Long-term care beds needed
Clarence Rice says the bed shortage at Western Memorial Regional Hospital is the result of shortsightedness and he does not see anything being done about it.
The Corner Brook man has been participating in the various public meetings regarding the plans for a new hospital that’s been put on hold as the particular services to be offered there are debated.
Rice has been in and out of hospital in the past due to heart problems. He finds himself front and centre again as his mother-in-law, Alice Hinks, was transferred from acute care at Western Memorial — where she was awaiting long-term care placement for more than a year — to the Bay St. George Long-Term Care in Stephenville Crossing to free up beds for the number of surgical and emergency patients coming into the regional hospital.
“To say there are no alternatives is what bothers me,” he said. “With a place eight years into announcement, and the target date for the hospital seems to be somewhere around 2022, what in the name of Christ are they going to do between now and 2022 with the people who are occupying the acute-care beds as long-term care patients.”
Rice said there appears to be no plan, other than more long-term care beds wil be added within the new hospital. Meanwhile, there are always more added to the wait list, he said.
“I’ll be one of those pretty soon,” he said. “Where in the next eight years are people going to go?”
He wonders if it is going to become more of a problem for people scheduled for surgeries and admitted for emergencies to find a bed.
He said the long-term care facility in Corner Brook was built and filled to capacity immediately. In the meantime, the former Interfaith Home and O’Connell Centre was closed. While the Interfaith Home has been redeveloped, Rice said the O’Connell Centre remains vacant.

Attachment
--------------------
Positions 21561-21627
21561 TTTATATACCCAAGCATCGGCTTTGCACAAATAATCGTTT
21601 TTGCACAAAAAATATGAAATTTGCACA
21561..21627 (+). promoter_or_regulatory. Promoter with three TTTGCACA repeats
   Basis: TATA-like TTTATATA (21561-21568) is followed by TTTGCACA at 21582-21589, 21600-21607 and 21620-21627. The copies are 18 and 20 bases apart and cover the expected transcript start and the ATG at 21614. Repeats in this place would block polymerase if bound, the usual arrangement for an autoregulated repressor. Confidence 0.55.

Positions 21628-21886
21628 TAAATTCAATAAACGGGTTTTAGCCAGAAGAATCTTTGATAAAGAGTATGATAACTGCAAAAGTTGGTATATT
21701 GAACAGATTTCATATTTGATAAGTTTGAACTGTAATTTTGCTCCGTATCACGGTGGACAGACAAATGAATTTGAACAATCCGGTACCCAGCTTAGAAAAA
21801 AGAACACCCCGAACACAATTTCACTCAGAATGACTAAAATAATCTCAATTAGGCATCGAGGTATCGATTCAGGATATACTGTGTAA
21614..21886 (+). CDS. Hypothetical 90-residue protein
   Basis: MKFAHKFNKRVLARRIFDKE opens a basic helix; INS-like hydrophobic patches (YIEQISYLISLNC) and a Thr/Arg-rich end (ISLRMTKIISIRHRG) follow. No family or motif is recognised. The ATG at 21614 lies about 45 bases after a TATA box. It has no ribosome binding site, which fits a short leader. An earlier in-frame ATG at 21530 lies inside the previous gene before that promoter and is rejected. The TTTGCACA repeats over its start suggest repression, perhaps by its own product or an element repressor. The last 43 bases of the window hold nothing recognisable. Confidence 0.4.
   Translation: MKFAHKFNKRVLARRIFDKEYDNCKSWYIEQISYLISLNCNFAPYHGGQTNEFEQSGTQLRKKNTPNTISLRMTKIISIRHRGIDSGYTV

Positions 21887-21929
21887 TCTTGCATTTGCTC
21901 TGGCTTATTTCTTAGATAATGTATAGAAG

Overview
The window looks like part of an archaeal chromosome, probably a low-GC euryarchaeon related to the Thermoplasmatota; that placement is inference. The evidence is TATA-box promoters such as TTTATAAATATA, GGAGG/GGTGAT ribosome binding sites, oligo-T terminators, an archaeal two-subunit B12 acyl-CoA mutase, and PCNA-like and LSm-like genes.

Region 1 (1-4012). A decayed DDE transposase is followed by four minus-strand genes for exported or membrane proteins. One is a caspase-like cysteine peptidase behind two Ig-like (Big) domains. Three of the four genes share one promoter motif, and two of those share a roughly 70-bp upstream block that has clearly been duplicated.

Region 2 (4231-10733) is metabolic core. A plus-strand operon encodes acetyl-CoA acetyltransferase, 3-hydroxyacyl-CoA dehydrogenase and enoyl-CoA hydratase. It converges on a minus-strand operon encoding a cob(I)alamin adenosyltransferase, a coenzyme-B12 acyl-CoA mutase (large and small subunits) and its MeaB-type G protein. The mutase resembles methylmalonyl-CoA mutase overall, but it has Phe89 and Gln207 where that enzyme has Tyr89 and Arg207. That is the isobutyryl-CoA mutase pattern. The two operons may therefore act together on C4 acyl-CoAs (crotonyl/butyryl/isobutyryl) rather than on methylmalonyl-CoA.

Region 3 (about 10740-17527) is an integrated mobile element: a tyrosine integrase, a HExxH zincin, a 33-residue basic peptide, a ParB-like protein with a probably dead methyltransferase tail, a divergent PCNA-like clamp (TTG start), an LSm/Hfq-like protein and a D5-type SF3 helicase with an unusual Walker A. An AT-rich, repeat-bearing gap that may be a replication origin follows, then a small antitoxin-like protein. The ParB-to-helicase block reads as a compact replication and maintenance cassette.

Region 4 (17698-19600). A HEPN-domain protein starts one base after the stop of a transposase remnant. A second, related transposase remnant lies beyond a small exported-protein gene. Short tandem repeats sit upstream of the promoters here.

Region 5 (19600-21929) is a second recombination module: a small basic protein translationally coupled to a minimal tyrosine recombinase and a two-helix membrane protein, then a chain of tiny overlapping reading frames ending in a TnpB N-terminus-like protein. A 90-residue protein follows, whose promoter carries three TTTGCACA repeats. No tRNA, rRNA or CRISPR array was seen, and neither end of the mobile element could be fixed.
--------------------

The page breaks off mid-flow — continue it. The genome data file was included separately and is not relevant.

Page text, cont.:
“If there is going to be a solution, they have to start utilizing what is available to them,” he said. “If they are going to be saving money by keeping the O’Connell Centre closed and they are going to be preventing people from getting into hospitals for surgeries, it’s time for them to spend a few dollars, furnish the place, and put people into it.”
Meanwhile, the fifth floor of the hospital is only being partially used for patients now and the sixth floor is not at all. These floors were utilized for dementia and long-term care patients prior to the opening of the long-term care centre in Corner Brook.
“The shortage is being created by indecision and inappropriate decisions,” Rice said.
He also said patients in need of long-term care are being transferred throughout the entire region.
“It seems to me like they are trying to force people to die,” he said.
Rice criticized the government decision to not include a PET scanner and radiology centre for the regional hospital. He does not agree with the estimates of about 170 people per year from the western region who would need it.
He said the expenses incurred by a person who has to travel for medical reasons are crippling.
“(Government) has something against the west coast, against the region,” he said. “They are not prepared to provide the services that they know are required, and would rather have those families incur the expense and suffering of having to go to